“Hope begins in the dark, the stubborn hope that if you just show up and try to do the right thing, the dawn will come. You wait and watch and work; you don’t give up.”  Anne Lamott in Bird by Bird

Doing the right thing in the middle of coping with divorce is not easy. It can be especially difficult if you are trying to teach your children to do right, all the while they are watching their father do countless things wrong.

One of the biggest concerns I hear from women going through a divorce is how to help their children. So how do we teach the right lessons amongst the chaos? Anne Lamott advises, we “just show up and try to do the right thing.” Minute by minute. Day after day.

And the actions we have to take with children (especially when their behavior is taking them down the wrong path) are difficult. It’s hard to be the one making the tough decisions and meting out the punishments.  It’s no fun to set boundaries and then have to exact the penalty when those boundaries are crossed.  Our kids don’t like it.  They think we’re being unreasonable.  Late adolescent or young adult children may go live with their dad.  And that’s part of the problem. It’s even more difficult to set definite and sure boundaries of behavior when others have often crossed moral boundaries with no apparent care or concern.  It’s hard to teach the right lessons when someone your children admired suddenly is doing so many things wrong … breaking promises; having affairs; drinking too much; lying; being deceitful and life seems to be going fine for him, thank you.  And the fact that he is usually in his “Super Dad” costume makes discipline even more difficult.  But hang on.  Hang on and keep on doing the right thing.  The dawn will come. Your kids might be mad for a while; but eventually they will understand how much you love them, and they will admire you for all you have done for them. In years to come, my bet is that they will all be sitting around a holiday table after dinner is finished when all the stories start; and with their children listening, they will ask a sibling,  “Do you remember when mom caught us  (fill in the blank)?“  For one thing, your sure, right response will give them cover as they are disciplining their own children who will learn the lessons, too.  As one preacher in Anne’s book comments,  “Hope is a revolutionary patience.”  So, “Wait and watch and work; don’t give up.”  Or give in.  No matter how much easier it would be to do so.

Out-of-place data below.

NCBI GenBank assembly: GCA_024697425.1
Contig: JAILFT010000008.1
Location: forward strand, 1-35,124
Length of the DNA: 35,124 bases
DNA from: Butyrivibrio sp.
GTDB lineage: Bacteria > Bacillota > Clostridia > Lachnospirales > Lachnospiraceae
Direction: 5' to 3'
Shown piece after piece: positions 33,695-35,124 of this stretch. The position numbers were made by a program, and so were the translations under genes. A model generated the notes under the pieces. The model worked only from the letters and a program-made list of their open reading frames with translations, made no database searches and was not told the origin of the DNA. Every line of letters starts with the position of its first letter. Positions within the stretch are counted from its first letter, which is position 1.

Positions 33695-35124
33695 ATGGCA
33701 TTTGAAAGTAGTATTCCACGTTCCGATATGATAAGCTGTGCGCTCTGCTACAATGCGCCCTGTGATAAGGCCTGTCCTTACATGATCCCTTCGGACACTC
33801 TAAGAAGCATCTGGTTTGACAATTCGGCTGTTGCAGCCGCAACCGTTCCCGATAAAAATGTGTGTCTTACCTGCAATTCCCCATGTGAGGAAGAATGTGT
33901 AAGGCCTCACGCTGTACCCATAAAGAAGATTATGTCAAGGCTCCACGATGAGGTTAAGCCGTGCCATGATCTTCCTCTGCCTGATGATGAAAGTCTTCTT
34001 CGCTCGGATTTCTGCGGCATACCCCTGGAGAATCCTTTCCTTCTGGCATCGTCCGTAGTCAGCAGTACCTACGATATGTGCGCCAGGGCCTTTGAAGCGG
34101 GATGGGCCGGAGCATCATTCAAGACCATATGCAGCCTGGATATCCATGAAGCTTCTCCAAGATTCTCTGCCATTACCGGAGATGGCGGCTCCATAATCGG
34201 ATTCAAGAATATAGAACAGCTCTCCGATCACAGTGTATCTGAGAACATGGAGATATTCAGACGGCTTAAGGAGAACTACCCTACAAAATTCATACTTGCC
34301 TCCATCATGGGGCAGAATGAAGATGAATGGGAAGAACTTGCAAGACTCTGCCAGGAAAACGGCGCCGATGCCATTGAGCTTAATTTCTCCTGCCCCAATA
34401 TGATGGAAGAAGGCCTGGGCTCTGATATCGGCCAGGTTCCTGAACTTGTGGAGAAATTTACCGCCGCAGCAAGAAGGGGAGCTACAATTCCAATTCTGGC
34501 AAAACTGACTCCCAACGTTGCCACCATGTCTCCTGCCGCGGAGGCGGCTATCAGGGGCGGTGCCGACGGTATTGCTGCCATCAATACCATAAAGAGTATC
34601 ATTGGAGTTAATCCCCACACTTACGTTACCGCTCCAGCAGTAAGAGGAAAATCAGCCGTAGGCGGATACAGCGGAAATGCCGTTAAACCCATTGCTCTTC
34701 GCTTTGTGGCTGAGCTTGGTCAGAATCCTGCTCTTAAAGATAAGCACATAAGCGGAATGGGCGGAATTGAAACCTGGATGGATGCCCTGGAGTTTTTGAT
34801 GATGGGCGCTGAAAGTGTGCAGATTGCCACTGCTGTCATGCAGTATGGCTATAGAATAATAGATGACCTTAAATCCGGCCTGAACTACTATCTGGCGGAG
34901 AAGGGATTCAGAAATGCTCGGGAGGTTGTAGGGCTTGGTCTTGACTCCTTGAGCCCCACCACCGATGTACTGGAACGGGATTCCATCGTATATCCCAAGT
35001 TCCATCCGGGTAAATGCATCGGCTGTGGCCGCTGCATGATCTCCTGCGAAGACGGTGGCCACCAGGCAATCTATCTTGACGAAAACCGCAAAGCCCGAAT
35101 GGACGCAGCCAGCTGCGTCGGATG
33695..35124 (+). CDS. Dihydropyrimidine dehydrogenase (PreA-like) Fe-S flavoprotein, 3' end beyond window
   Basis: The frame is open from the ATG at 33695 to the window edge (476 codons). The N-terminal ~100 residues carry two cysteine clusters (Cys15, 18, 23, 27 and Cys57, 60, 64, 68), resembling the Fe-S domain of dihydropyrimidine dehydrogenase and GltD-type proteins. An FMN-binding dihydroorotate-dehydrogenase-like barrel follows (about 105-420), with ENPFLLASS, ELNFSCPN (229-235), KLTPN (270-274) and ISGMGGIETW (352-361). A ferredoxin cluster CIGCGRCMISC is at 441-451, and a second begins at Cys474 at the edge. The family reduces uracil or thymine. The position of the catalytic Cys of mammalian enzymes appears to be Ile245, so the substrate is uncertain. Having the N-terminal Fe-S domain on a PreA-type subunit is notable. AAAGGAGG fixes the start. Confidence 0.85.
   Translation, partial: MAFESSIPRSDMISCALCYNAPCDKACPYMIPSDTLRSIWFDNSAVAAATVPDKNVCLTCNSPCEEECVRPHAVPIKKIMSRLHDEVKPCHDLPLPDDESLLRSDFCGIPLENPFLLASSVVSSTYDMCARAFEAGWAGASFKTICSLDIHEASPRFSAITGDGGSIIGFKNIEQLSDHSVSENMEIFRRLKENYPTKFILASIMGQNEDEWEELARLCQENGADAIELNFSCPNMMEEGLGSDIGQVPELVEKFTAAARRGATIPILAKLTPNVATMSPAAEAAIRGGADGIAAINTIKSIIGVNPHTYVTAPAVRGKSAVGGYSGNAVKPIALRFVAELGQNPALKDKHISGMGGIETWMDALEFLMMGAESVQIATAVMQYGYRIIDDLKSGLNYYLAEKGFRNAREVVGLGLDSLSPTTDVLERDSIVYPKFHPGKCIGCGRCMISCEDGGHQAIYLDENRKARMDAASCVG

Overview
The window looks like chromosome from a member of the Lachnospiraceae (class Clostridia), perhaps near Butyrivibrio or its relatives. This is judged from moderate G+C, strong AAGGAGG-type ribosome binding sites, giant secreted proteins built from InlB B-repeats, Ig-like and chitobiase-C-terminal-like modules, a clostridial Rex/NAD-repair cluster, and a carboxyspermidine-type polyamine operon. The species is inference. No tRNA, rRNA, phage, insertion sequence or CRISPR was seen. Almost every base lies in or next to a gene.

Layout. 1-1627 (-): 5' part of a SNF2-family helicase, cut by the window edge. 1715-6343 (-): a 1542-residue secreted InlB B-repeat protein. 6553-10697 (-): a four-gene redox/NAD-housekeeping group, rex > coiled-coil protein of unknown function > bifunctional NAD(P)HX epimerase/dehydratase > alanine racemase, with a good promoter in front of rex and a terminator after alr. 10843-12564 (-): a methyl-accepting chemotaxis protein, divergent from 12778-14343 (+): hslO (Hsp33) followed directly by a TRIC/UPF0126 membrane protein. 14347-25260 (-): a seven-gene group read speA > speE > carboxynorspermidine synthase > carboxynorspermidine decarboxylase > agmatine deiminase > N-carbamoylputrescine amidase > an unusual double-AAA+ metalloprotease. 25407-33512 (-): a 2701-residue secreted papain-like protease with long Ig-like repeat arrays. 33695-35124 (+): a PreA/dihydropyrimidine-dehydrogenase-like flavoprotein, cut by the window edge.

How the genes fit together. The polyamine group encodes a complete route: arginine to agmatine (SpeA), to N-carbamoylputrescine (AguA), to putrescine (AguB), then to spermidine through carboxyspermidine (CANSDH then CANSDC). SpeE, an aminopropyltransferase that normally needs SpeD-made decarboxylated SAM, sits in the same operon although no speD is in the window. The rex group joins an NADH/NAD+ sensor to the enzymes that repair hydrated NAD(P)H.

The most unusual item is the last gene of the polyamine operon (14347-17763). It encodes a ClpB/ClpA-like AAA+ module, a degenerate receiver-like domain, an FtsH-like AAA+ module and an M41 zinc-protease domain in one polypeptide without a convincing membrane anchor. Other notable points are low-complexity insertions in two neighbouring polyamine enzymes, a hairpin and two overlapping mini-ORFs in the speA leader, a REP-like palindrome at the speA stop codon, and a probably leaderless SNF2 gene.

“It is the same joy as that of a woman in labor when her child is born – her anguish gives place to rapturous joy and the pain is forgotten.  You have sorrow now, but I will see you again and then you will rejoice; and no one can rob you of that joy.”  John 16:21, 22 (The Living Bible)